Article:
Now I would never give an IV med with a BP in the 80s. I'm good seeing anything over 100, but less and we are going to check your bp every 15 minutes or 30 minutes until it's up. Patients usually don't give me too much grief when I tell them we will give them as soon as possible..

    ~ No One Can Make You Feel Inferior Without Your Consent -Eleanor Roosevelt ~
  5. Visit  SaoirseRN profile page
    0
    Quote from eatmysoxRN
    If you spoke with 2 different doctors who both said to give it, I probably would.
    ~ No One Can Make You Feel Inferior Without Your Consent -Eleanor Roosevelt ~
    Agreed, particularly since the patient was well used to taking the meds. In a narcotic naive patient I would feel more hesitant, but for someone with chronic pain, I'd give it.
  6. Visit  fsh1986 profile page
    0
    Also:

    is my license at risk if something happens to the patient and I followed MD orders? Or am I more likely to get fired/lose my license for NOT following MD orders (and the SAME order from multiple MDS, at that) bc I felt it wasn't safe??

    Thanks!
  7. Visit  brownbook profile page
    0
    Yes your license is at risk if you follow the MD's orders and the patient is harmed. Unfortunately most cases are not really clear cut. Your specific case was a difficult gray area and you handled it as best you could.

    You take such "gray area" problems "up the chain of command." You couldn't reach your nurse manager (leaving a voice message would not hold much water in a court room) so you would go up the next "chain" to her boss, the director of nursing or whomever it might be, until you reach a live person. Your policy and procedure manual should mention some kind of policy regarding the "chain of command."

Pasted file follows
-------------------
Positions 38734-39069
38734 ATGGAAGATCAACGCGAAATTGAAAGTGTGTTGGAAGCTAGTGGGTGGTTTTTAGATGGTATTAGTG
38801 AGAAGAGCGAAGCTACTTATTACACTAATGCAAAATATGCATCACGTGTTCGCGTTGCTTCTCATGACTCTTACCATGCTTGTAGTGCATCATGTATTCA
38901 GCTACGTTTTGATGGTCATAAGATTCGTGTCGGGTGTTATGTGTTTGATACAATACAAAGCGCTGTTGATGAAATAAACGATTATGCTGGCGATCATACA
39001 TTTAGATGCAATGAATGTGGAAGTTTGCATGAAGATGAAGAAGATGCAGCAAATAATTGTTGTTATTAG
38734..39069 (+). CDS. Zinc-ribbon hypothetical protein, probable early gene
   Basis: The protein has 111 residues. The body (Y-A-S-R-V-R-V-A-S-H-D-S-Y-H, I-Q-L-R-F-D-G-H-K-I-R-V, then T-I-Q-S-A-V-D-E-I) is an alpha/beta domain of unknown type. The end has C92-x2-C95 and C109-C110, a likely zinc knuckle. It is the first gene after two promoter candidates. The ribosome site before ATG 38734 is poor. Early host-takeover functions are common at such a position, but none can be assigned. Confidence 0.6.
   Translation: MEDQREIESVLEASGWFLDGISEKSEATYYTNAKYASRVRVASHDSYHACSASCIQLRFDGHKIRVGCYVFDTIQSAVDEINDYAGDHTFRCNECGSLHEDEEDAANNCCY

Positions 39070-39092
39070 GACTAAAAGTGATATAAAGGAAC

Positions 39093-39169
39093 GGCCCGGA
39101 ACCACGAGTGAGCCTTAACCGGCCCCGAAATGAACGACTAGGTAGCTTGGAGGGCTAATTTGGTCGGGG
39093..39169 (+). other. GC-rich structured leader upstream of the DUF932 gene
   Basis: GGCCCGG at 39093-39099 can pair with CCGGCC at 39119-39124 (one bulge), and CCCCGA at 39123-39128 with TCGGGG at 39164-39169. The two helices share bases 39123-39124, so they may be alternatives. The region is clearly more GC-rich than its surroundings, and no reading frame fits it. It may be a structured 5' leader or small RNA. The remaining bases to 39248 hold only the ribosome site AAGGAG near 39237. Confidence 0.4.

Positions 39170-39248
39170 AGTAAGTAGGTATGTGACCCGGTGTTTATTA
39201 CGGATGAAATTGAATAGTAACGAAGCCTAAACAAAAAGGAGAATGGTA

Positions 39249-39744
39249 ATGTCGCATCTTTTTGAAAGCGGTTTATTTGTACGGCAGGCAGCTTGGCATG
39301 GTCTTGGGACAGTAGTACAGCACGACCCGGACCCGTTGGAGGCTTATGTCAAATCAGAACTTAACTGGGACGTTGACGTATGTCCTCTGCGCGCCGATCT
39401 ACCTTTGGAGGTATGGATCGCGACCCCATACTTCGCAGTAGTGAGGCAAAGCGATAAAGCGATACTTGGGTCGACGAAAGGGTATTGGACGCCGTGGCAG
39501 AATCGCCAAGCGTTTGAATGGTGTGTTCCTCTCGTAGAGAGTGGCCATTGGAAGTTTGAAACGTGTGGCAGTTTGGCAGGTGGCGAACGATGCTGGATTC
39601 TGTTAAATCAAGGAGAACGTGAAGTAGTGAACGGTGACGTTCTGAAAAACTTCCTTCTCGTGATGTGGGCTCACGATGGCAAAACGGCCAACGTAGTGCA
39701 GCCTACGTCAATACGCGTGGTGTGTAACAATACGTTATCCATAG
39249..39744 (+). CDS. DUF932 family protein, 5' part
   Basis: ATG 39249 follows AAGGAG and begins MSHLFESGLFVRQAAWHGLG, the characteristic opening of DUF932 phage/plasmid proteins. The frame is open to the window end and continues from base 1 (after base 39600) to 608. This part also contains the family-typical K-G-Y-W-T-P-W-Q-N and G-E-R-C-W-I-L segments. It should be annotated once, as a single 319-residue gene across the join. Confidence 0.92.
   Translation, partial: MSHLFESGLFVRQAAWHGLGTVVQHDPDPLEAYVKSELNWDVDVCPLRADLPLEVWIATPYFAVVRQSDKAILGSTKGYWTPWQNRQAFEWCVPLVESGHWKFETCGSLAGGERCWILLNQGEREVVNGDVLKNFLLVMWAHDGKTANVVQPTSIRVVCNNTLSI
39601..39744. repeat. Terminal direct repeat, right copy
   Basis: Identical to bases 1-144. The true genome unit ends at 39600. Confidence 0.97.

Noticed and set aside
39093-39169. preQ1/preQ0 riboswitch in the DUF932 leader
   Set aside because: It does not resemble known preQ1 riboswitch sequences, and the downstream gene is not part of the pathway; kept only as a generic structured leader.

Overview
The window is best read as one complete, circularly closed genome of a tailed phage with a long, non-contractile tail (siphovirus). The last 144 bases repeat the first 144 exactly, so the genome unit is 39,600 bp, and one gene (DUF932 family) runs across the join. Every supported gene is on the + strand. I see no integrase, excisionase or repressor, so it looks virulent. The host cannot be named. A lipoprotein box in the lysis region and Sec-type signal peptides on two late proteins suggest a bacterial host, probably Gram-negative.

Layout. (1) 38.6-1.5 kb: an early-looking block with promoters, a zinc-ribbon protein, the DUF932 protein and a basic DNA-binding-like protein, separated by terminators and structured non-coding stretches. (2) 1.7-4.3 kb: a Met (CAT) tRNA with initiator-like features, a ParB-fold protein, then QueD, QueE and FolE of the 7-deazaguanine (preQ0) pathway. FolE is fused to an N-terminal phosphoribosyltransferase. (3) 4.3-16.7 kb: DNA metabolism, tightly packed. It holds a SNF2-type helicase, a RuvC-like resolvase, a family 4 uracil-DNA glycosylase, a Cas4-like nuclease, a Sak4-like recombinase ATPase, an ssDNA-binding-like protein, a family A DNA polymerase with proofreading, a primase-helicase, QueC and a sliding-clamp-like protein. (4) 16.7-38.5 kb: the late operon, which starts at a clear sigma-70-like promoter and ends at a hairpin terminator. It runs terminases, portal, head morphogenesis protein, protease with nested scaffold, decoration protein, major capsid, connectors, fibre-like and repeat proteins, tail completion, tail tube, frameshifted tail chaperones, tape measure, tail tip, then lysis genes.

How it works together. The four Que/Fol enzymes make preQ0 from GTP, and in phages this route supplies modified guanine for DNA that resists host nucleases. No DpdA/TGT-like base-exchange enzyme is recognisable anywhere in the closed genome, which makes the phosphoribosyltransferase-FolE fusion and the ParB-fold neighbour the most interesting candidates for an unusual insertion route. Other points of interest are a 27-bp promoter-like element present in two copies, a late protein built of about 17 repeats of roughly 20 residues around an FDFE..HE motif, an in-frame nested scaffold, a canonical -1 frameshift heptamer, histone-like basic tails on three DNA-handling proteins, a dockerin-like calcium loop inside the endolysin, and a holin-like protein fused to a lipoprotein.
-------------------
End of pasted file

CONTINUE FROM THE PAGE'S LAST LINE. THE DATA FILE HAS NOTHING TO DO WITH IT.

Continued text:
Of course if a MD says (for example) give 40 mEq of potassium IV push you don't do it (regardless of the chain of command).
  8. Visit  Spika RN profile page
    0
    I have run across this before on my unit oncology, I refused to give the meds the patient would fall asleep every time I left the room, now if she was awake and didn't show signs of hypotension no problem I would give it, but if something happened and she would of passed your licenses would of been on the line. I dunno I am pretty bold I told a MD one time if he wanted some one to have the narc pain med to come give it him self.... That didn't go over to well but I didn't get in trouble ladies sbp was low 70s but I agree go up chain of command don't be as bold as I was, my facility we go charge RN, RN supervisor, RN manager, medical director on call (after that I dunno we never had to pull it any further) so I would say if you don't feel comfortable don't do it I have not heard of anyone getting fired for that.